The play on letters between Nehru and Gandhi, I have written about in this Blog earlier, had references to Bapu’s Dandi Yatra. Nehru was complaining to Gandhi, that he had these wierd ideas of independence (Nehru could not comprehend the difference between Independence and Gandhi’s version of Poorna Swaraj) and that he criticised (Nehru thought) the Congress and him for imposing their notions of Indepence on the people of India, and asked him what would be his proposal to counter the Tax on salt? Gandhi replied, “I’ll walk to Dandi”. Nehru joked, “…and you think millions will walk behind you forcing the British to abandon the Tax? Bapu, be realistic”.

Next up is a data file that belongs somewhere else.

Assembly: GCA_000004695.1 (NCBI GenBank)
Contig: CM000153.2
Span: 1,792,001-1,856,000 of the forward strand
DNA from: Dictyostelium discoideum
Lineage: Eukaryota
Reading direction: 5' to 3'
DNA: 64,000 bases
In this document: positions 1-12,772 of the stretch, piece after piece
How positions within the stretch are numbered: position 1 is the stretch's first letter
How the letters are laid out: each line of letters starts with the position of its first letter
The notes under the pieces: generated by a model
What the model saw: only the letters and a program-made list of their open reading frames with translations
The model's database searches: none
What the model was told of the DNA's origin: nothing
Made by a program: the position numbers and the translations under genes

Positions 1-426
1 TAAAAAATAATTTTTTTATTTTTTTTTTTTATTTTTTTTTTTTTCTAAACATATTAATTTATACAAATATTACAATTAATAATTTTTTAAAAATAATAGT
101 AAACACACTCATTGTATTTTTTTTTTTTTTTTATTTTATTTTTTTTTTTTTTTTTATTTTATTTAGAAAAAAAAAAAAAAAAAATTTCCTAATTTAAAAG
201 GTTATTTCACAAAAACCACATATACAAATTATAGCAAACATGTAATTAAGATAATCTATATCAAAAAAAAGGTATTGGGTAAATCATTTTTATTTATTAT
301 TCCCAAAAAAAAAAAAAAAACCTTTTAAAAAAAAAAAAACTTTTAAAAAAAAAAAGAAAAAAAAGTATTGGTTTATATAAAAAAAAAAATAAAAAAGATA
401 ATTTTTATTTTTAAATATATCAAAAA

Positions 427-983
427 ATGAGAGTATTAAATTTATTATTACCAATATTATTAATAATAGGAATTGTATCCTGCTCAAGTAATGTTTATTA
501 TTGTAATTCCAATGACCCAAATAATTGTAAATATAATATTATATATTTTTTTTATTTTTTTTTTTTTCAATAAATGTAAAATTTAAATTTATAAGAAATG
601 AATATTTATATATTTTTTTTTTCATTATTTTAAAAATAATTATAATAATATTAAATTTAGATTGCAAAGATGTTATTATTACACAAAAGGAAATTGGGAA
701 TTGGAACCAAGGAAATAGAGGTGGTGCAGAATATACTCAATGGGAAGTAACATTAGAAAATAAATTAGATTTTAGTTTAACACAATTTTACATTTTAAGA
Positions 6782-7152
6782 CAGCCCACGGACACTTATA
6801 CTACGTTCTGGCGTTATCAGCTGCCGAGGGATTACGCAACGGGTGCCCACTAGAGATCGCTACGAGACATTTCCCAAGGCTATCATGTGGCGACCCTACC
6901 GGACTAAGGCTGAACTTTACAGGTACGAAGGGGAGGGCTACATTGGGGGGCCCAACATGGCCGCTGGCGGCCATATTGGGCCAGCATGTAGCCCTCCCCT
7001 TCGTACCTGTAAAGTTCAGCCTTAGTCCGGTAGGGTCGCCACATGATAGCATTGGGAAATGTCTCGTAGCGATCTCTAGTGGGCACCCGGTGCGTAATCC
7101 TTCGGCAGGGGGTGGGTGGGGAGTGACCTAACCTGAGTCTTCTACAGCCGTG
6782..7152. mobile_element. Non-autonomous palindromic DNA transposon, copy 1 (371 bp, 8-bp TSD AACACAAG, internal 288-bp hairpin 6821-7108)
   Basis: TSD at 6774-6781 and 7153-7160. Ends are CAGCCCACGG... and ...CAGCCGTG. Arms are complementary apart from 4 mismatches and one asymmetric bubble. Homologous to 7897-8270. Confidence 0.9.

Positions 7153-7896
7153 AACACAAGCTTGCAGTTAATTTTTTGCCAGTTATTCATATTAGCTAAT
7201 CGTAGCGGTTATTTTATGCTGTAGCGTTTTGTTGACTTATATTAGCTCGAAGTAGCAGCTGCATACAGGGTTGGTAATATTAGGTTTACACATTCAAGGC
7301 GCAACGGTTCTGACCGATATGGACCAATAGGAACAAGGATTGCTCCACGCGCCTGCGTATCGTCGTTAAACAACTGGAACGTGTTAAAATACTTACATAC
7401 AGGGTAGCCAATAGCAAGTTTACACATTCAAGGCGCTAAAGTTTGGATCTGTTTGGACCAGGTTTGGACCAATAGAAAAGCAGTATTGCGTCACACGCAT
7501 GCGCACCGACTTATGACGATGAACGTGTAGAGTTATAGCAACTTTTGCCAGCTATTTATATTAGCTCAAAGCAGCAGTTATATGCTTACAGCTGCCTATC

A week or so later, Gandhi, who believed he was a “puppet at the hands of the Divine” and was acting out of “His Will” walked. He started his march to Dandi, and millions joined him.
Nehru wrote to Gandhi, “Bapu, you are a magician.”
Yesterday, after another session of tears rolling down my cheeks, evoked by an extremely beautiful chanting (by about 50 people or so) of “Om Namah Narayanaya”, I shared this incident with my co-bhajanists . I shared that I have the same emotion for this man – Sri Sri Ravi Shankar, as Nehru did for Mahatma Gandhi…
“Guruji, you’re a magician”.